Ohio’s Uniform Trade Secrets Act, RC 1333.61 et seq., was enacted to prevent improper misappropriation of trade secrets by employees, and to prevent other employers from using trade secrets which they know or have reason to know that the trade secrets were obtained through improper means. The Act defines “trade secrets” as information, including the whole or any portion or phase of any scientific or technical information, design, process, procedure, formula, pattern, compilation, program, device, method, technique, improvement, or any business information or plans, financial information, or listing of names, addresses, or telephone numbers, which derive independent economic value by not being readily available to others who could obtain economic value from its disclosure or use, and for which the owner has taken reasonable efforts to maintain the secrecy of the information. The protection applies to trade secrets whether the information is written, saved on a computer, or merely memorized.
In determining whether the information constitutes a trade secret, a court will look at the following factors: whether the information is known outside the business; the extent to which the information is known to those inside the business; the precautions taken by the business to guard the secrecy of the information; the savings effected and the value to the business in having the information as against competitors; the amount of effort or money expended in obtaining and developing the information; and the amount of time and expense it would take for others to acquire and duplicate the information.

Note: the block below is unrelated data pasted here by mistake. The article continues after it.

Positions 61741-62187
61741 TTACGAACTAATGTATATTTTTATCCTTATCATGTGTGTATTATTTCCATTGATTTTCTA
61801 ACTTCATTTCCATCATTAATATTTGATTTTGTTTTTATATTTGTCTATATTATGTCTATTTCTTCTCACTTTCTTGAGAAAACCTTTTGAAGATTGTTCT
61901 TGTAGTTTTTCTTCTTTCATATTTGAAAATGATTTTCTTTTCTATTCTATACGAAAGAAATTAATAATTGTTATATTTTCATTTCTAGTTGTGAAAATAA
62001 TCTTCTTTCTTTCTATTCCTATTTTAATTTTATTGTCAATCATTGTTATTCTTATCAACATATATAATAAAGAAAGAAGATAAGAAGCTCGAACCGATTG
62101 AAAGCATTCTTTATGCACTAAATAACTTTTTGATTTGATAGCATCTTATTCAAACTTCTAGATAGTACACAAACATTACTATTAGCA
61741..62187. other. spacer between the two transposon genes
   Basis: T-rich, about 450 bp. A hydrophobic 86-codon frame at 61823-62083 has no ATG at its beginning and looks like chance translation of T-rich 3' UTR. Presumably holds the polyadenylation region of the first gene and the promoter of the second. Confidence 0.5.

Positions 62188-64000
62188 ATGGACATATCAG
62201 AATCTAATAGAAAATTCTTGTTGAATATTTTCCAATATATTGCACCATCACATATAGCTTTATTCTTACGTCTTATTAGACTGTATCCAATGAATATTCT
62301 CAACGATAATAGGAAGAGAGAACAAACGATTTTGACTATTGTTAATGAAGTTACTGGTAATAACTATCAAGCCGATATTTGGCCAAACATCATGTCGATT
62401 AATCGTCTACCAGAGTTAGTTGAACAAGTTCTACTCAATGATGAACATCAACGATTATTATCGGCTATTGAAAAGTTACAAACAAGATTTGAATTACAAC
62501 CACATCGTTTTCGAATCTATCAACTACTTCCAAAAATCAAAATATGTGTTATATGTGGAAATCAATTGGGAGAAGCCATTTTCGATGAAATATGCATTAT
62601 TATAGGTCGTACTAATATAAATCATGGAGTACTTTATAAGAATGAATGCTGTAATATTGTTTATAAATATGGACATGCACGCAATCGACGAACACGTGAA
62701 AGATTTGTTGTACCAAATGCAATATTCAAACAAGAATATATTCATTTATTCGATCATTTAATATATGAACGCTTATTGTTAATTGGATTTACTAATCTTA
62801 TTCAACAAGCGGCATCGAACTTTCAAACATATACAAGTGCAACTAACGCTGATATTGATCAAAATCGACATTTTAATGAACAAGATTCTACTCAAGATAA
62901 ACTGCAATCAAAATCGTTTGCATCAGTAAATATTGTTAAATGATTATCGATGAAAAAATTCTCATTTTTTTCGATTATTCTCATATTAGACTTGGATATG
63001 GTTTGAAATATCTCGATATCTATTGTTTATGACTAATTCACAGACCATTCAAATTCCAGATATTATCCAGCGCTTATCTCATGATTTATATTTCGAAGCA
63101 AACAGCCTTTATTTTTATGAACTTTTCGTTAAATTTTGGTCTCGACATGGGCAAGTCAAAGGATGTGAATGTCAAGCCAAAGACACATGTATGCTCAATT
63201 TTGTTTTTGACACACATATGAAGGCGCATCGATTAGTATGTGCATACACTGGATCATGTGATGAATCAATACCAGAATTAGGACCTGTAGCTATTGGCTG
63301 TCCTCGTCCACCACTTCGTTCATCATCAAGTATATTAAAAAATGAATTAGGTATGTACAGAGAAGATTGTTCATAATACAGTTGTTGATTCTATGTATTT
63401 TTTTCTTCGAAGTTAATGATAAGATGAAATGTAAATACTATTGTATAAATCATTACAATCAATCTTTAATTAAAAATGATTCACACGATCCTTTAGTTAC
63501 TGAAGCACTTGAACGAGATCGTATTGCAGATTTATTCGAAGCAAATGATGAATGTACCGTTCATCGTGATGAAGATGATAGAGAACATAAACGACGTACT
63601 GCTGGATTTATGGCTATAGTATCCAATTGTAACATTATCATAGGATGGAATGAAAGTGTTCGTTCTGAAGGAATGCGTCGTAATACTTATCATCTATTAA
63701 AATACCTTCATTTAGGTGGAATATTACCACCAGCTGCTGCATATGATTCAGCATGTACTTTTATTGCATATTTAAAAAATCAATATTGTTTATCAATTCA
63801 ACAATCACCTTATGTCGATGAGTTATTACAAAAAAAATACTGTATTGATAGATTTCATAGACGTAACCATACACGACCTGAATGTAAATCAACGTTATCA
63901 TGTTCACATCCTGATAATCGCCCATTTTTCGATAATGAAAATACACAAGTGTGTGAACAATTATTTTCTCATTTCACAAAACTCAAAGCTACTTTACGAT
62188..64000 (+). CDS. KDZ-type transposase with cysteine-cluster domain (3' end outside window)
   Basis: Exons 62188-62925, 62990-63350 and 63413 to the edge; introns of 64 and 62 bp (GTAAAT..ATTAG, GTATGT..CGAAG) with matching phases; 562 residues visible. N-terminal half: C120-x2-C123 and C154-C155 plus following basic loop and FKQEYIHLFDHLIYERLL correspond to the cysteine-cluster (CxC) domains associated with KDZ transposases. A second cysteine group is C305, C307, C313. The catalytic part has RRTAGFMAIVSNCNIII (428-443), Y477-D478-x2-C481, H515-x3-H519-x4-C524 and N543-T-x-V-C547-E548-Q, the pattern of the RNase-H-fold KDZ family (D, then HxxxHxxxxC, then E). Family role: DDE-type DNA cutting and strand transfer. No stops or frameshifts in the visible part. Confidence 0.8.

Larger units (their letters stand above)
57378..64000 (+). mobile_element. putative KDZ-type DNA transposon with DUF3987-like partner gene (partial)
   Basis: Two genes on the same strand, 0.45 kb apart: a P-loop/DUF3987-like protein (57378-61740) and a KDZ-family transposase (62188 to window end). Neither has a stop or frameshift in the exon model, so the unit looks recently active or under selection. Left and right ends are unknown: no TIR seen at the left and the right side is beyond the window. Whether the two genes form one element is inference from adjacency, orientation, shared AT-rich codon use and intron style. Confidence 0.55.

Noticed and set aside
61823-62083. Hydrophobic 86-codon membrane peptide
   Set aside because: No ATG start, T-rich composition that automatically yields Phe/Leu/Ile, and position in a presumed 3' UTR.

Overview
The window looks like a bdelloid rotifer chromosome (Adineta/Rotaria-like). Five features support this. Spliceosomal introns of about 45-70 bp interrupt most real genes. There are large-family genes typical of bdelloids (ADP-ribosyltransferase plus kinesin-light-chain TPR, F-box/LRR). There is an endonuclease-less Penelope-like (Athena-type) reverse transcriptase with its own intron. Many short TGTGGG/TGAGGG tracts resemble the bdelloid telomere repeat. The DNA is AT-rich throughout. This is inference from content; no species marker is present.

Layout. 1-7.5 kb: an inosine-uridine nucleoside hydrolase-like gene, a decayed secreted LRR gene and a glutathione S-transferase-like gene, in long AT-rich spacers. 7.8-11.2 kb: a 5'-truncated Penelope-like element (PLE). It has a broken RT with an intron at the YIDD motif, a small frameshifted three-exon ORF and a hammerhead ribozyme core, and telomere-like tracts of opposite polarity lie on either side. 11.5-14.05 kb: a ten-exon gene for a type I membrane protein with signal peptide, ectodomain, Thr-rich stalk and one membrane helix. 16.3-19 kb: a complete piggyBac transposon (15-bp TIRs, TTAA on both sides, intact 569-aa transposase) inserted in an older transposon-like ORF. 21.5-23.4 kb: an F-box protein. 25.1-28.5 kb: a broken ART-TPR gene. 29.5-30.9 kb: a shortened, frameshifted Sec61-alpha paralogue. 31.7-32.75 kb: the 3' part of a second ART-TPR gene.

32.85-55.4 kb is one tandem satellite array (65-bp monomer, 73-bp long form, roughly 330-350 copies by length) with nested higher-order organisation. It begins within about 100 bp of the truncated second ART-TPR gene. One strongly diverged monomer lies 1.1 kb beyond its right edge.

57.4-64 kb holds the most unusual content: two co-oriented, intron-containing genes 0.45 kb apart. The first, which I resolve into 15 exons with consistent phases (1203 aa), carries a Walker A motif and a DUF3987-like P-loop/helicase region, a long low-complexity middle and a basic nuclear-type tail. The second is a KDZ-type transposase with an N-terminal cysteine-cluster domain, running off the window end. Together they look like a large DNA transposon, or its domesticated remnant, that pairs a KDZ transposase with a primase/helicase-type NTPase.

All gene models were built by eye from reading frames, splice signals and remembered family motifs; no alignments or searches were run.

The Act allows the owner of the trade secrets to obtain a court ordered injunction to prevent the actual or threatened misappropriation of their trade secrets and to prevent another person from obtaining a commercial advantage from use of the trade secrets. A Court also has the ability to compel a person to take affirmative acts to protect the misappropriated trade secrets. In addition to authorizing the Court to issue orders to prevent misuse, the Act also allows the owner of the trade secrets to recover damages resulting from the misappropriation and misuse. Damages may include the actual loss caused by misappropriation, as well as the unjust enrichment resulting from the use of the misappropriated trade secrets. If the Court determines that the misappropriation of the trade secrets was willful and malicious, the Court may also award punitive damages, which may be up to three times the actual damages awarded for the misappropriation of the trade secrets, as well as award attorney fees.
FOR INFORMATION: To schedule an appointment regarding a possible violation of the Ohio Uniform Trade Secrets Act, contact Phillip J. Henry, Esq. 440-243-2800. There are no legal fees for discussing a matter until the scope of the needed legal services has been discussed and established.